D CHAKRAVARTHI IYENGAR Vs. GANGADARA MUDALIAR
HIGH COURT OF MADRAS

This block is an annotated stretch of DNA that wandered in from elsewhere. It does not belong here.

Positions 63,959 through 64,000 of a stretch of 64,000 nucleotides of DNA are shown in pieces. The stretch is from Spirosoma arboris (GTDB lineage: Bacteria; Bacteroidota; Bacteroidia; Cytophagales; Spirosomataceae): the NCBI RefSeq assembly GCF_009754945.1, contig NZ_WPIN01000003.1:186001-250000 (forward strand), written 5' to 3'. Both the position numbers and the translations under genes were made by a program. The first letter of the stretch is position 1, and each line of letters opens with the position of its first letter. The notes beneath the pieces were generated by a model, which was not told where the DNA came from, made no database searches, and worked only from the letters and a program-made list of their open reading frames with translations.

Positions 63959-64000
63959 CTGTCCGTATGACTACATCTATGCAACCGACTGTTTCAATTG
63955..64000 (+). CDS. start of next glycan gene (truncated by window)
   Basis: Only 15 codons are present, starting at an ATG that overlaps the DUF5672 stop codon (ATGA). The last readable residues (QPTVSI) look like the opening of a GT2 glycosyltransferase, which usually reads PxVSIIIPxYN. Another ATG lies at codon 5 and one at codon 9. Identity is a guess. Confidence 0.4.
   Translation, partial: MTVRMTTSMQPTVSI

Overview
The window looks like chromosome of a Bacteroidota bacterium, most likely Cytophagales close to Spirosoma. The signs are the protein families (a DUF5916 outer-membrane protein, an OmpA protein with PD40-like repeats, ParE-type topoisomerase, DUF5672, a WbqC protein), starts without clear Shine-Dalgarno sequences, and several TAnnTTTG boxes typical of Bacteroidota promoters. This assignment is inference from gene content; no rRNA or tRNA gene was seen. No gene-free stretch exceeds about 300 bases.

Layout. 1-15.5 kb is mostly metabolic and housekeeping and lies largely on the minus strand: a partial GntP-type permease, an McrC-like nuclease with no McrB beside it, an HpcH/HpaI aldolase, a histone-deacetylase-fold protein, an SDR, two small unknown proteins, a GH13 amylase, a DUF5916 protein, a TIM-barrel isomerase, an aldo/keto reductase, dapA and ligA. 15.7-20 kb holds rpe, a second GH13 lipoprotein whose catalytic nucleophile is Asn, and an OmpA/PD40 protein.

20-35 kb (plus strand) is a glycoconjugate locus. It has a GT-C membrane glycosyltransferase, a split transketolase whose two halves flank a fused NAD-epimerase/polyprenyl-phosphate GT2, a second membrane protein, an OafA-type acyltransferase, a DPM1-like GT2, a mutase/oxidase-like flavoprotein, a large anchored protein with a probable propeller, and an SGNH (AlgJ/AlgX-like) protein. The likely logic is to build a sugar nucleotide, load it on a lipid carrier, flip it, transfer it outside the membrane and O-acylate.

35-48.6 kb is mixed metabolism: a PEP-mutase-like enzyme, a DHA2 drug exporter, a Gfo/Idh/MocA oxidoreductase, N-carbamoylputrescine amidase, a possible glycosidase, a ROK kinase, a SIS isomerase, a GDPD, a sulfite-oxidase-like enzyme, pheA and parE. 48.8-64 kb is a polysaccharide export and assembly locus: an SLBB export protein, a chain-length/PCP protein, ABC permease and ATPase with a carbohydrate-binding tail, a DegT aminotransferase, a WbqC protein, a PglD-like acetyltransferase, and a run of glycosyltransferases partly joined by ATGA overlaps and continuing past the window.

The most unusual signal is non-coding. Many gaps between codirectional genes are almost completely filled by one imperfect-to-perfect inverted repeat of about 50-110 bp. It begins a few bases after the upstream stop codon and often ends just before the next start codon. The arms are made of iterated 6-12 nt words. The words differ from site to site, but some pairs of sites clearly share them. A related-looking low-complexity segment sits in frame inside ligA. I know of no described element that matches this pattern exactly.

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(1.) THE plaintiff is the appellant in this second appeal. The only question that falls to be decided in this second appeal, is, whether the title of the fourth defendant who claims the suit properties should prevail over the title of the plaintiff. The first and second defendants in the action are Brothers. The second defendant mortgaged his undivided half share in the family properties to his brother, the first defendant. As the second defendant did not pay the mortgage amount, the first defendant as plaintiff instituted a suit 'in forma pauperis' (O. S. D. Chakravarthi Iyengar vs. Gangadara Mudaliar and Ors. (06. 11. 1952 -MADHC) Page 3 of 6 No. 361 of 1948) on the file of the Chingleput District Munsif's Court for enforcing the mortgage. There was a compromise decree in that suit on 18th March, 1939. Under the compromise, the parties agreed to a decree for Rs. 1545 with sub-sequent interest to be paid by the first defendant to the plaintiff. As the suit was instituted in 'forma pauperis', the compromise provided also for the payment of the court-fee due to the Government. Under Clause (6) of the decree, it was provided that "the plaintiff do pay Rs. 41-3-9 and the defendant do pay Rs. 123-11-3 to the Government on account of court-fee due to them and that the respective shares of the parties in the suit properties do stand a charge for the Court-fee due to the Government. " The suit properties are described in two schedules which were attached to the plaint and also to the decree. The suit property was, according to the schedules, the undivided half share of the defendant in the survey numbers whose particulars wore given in the two schedules. Under this decree, however, the mortgagee's right to bring the properties to sale was restricted to a few items which are described in detail in schedule IV attached to the decree. The plaintiff in that action, i. e. , the present first defendant paid the court-fee due to the Government. But the present second defendant who was the sole defendant in that action did not pay his share of Rs. 123-11-3. The Government, therefore, brought to sale the interest of the present second defendant in 3 items of property which constituted items 4, 6 and 7 of the schedule II attached to the decree in O. S. No. 361 of 1938. The items sold were survey No. 238/2 (17 rents), Survey No. 213/2 (36 cents), Survey No. 214/1 (35 cents), in all 88 cents and the fourth defendant in the present suit purchased them on 22-31941. The sale by the Government was through court and was not a revenue sale. The mortgagee, i. e. , the present first defendant, executed his decree for sale and the hypotheca which was permitted to be sold under the compromise decree was purchased by the decree-holder himself on 26-11-1941. The present first defendant who was the decree-holder in his turn conveyed the property so purchased by him to the present plaintiff under Ex. P. 6 dated 10-5-1943. The first defendant who owned the other undivided half in all the properties in his turn sold away his interest in the properties on 6-10-1939 under Ex. D. 2 to the third defendant. The plaintiff who became the ultimate purchaser of the interest of the second defendant in the items which were directed to be sold under the compromise decree instituted the present suit for partition and separate possession of the properties impleading as parties to the action the two brothers the first and the second defendants, the mortgagee and the mortgagor and the third defendant who purchased the interest of the first defendant and the fourth defendant who purchased the three items in the sale brought about by the Government to recover the court-fee.